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Let $G$ be a finite simple group of lie type. Let $s$ be a semisimple element lying in maximal torus $T_{w}$ for $w\in W$ where $W$ is the Weyl group of $G$. Can we say that $C_{G}(s)$ is Levi subgroup of a Parobolic containing $s$ by looking just conjugacy class of $w$?

I assume that $G'$ is simply connected.

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G'=G? Why is your maximal torus indexed by W? Best, Marc – Marc Palm Nov 23 '12 at 11:40
Please google: centralizer semisimple element. tons of material. – Marc Palm Nov 23 '12 at 11:42
ıf $G=G_{0}^{F}$ be fixed points of a Frobenius map $F$ on $G_{0}$ which is an algebraic group over an algebraicly closed field with characteristic p> 0 Then it is known that the conjugacy class of maximal tori are corresponding to $F$ conjugacy class of Weyl group of $G$. G' denote the commutator subgroup of G and G' simply connected guarenties the connectedness of $C_{G}(s).$ – albert cohen Nov 23 '12 at 12:07
Yes and no, your question is up to conjugacy. Btw, you must fix a maximal tori apriori, and then you can index all others by W. Nevertheless, I think this question is better suited on another side like math exchange. I suggest you solve you question yourself. Start by defining $W_s$ of the subgroup of $W$ fixing $s$. Show that $C_G(s)= W_s T_w$ and then use something like the Theorem on pg. 184 in Humpreys' linear algebraic groups. – Marc Palm Nov 23 '12 at 12:57
Carter's "Finite groups of Lie type" certainly has this in it. I don't have a copy with me to give a specific reference though. – Nick Gill Nov 23 '12 at 14:27
up vote 5 down vote accepted

In its present form the question is not clearly enough formulated to have a definite answer (as Marc Palm points out in his comments), so it's difficult to upvote. What I can do is point to some of the relatively old material which in principle should provide answers, though most of it is not readily available online.

1) It's natural to begin with centralizers of semisimple elements in a connected semisimple algebraic group $G$, then adapt to finite groups of Lie type. Here you can start with a connected reductive group, with no loss of generality, but in fact the centralizers depend just on the study of a semisimple group following Borel-Chevalley, Borel-Tits, Steinberg, Carter. Here the "simple" groups (in the sense of algebraic groups) are most crucial, and at some point you get involved with case-by-case study. For the finite groups, it's most efficient to work over an algebraic closure of a finite prime field, then study split and quasi-split groups along with groups of Suzuki and Ree.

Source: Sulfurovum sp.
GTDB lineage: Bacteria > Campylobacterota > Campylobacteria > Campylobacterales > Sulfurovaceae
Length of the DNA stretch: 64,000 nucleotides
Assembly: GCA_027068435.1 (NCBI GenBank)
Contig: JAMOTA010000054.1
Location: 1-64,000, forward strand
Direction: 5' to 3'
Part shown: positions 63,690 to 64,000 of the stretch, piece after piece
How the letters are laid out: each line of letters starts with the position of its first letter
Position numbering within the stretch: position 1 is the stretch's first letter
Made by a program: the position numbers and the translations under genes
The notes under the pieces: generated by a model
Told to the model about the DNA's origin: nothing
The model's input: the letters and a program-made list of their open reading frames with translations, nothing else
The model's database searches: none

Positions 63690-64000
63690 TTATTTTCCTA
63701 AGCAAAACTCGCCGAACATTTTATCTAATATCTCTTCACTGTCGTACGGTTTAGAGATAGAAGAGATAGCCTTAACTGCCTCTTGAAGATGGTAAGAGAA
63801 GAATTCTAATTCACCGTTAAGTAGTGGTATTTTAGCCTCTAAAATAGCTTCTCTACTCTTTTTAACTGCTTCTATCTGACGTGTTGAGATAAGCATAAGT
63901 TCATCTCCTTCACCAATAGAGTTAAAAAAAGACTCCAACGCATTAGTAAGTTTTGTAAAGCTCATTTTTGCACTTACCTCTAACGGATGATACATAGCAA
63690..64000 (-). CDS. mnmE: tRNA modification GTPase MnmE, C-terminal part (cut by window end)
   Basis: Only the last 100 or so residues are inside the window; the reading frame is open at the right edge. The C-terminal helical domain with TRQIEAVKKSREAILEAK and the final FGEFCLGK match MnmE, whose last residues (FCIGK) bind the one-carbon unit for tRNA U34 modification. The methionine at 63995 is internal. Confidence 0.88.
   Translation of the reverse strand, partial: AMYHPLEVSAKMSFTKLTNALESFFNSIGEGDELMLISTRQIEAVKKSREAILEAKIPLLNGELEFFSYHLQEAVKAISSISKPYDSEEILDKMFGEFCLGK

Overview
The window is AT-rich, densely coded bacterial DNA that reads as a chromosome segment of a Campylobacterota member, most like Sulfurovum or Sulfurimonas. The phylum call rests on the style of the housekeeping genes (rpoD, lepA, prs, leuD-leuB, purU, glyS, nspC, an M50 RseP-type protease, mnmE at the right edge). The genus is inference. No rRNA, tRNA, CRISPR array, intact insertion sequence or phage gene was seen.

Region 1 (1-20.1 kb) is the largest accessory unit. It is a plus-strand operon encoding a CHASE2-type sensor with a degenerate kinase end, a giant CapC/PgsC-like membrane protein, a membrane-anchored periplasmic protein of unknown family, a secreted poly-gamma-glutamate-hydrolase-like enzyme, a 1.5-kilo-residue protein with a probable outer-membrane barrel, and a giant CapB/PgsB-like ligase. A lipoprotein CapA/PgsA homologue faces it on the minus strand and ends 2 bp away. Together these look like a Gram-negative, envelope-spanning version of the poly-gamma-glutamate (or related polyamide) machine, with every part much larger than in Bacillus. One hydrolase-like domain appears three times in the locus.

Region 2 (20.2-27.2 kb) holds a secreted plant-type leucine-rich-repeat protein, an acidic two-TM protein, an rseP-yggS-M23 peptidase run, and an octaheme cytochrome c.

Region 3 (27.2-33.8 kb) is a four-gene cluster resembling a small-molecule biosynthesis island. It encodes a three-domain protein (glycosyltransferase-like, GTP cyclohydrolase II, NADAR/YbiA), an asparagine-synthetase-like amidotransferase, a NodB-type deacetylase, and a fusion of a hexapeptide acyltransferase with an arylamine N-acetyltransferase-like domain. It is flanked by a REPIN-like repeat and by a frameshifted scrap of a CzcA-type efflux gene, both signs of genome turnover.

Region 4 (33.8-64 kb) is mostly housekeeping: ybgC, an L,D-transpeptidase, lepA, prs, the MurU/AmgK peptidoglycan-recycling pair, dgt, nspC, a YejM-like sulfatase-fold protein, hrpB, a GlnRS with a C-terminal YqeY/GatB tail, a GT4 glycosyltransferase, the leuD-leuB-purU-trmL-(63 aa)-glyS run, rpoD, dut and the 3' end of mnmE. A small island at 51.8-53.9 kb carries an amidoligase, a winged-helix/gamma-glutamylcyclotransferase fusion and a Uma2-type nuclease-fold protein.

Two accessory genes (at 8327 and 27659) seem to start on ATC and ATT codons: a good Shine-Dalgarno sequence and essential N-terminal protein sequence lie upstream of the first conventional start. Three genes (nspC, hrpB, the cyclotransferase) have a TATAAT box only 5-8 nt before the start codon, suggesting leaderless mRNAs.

2) Semisimple elements $s \in G$ are the best behaved ones, having reductive centralizers. But the centralizer need not be connected, unless $G$ is assumed to be simply connected (a difficult theorem proved by Steinberg with help from Springer and still awaiting a more transparent proof). Otherwise life gets more complicated, as seen in the format of character tables for the finite groups in the Atlas. (The Weyl group may contribute a little extra to the centralizer.)

3) Now the structure of $C_G(s)$ is transparent: it is connected and reductive, generated by a maximal torus containing $s$ along with root subgroups relative to this torus which belong to roots lying in a subsystem generated by roots corresponding to a proper subset of vertices of the extended Dynkin diagram (Borel de-Siebenthal theory, applied by Carter and his student Deriziotis). In particular, $C_G(s)$ may or may not be a Levi subgroup of some parabolic subgroup of $G$, though it is always a pseudo-Levi subgroup. For instance, in type $G_2$ you can have such a subgroup with derived group of Lie type $B_2$.

4) By the time all of this gets adapted carefully to rational points of groups which are split or quasi-split over a finite field (or groups of Suzuki, Ree types), the details multiply. Carter and Deriziotis organized much of this material in their papers and lectures, referenced in my 1995 AMS book Conjugacy Classes in Semisimple Algebraic Groups (with corrections posted on my homepage): see especially Chapters 2 and 8.

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